“Economists are turning optimistic on the U.S. economy . . . economists lowered the probability of a recession within the next year, from 54% on average in July to a more optimistic 48%. That is the first time they have put the probability below 50% since the middle of last year.”
If more than half of the experts no longer anticipate a recession in the coming year, it's reasonable to assume that these experts also don't foresee a significant surge in the unemployment rate – and that assumption would be correct. The graph below utilizes data from the aforementioned WSJ survey to precisely illustrate the economists' projections for the unemployment rate over the next three years (refer to the graph below):
If the predictions of those experts hold true, there will be an increase in job losses in the coming year. Job losses of any nature can be devastating for the individuals affected and their families.
Yet, the critical question here is whether these job losses will be substantial enough to trigger a wave of foreclosures capable of crashing the housing market. Drawing on historical data from Macrotrends and the Bureau of Labor Statistics (BLS), the answer appears to be negative. This is primarily because the current unemployment rate is close to all-time lows, as depicted in the graph below:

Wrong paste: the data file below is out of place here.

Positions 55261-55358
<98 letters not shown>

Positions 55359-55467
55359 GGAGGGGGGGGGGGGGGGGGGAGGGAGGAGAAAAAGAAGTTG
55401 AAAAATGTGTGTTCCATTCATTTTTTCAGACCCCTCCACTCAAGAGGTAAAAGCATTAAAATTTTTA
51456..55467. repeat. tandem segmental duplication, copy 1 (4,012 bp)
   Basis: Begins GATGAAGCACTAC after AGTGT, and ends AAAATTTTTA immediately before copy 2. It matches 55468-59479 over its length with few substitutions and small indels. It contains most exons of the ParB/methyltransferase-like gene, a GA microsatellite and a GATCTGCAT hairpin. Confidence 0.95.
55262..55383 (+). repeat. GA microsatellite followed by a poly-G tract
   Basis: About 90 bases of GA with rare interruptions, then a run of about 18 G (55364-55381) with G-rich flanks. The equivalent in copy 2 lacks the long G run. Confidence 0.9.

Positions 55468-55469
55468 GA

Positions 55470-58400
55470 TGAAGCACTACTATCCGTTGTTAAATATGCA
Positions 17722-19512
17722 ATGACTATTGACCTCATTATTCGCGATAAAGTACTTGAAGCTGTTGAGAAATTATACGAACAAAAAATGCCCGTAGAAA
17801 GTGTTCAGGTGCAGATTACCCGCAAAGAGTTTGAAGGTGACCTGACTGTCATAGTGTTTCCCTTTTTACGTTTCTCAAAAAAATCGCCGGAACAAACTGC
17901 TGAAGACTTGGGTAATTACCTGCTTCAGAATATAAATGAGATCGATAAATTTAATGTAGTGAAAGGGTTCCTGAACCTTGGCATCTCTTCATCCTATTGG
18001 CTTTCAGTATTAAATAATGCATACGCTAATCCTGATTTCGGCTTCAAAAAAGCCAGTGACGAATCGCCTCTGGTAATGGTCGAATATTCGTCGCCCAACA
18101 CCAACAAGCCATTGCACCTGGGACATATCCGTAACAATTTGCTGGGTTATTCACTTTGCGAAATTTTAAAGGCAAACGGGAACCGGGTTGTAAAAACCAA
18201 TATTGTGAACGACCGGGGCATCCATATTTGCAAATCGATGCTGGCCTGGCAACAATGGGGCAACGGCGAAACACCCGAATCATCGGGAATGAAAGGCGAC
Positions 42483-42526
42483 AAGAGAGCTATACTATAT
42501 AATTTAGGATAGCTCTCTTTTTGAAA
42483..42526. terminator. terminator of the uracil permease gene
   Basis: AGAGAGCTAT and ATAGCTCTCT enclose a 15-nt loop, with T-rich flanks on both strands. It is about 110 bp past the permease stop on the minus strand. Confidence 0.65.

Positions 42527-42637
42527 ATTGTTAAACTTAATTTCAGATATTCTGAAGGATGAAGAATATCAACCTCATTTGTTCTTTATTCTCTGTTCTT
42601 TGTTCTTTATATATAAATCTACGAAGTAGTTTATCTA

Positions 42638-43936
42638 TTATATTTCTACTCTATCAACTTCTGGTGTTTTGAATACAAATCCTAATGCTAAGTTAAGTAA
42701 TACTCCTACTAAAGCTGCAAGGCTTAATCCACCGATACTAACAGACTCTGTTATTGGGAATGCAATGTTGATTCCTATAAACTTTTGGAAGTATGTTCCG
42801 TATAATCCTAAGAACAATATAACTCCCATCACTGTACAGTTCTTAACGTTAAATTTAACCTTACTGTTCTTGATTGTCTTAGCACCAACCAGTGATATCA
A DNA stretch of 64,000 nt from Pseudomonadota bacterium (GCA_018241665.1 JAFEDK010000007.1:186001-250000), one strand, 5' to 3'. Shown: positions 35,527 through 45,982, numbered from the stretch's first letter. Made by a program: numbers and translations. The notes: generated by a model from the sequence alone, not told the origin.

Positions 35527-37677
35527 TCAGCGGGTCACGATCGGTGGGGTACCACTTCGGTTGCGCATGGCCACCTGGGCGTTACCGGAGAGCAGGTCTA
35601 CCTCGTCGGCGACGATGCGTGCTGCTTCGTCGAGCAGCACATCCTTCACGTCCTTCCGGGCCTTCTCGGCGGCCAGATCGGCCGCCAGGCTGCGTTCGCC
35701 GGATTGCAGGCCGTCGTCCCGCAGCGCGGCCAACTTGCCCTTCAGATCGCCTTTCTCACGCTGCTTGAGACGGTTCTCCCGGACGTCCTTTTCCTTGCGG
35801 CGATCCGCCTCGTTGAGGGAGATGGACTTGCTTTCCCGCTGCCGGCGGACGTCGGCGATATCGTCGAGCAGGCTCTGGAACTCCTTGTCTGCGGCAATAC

Illustrated by the orange bar in the graph, the average unemployment rate dating back to 1948 stands at 5.7%. In contrast, the red bar indicates that during the last housing market crash, in the immediate aftermath of the 2008 financial crisis, the average unemployment rate surged to 8.3%. It's crucial to note that both of these bars represent significantly higher rates than the current unemployment rate, depicted in the blue bar.
Looking ahead, forecasts indicate that the unemployment rate is expected to remain below the 75-year average. This implies that there won't be a surge in foreclosures significant enough to severely impact the housing market.
Most economists no longer expect a recession to occur in the next 12 months. That’s why they also don’t expect a dramatic rise in the unemployment rate that would lead to a rash of foreclosures and another housing market crash. If you have questions about unemployment and its impact on the housing market, connect with a real estate professional.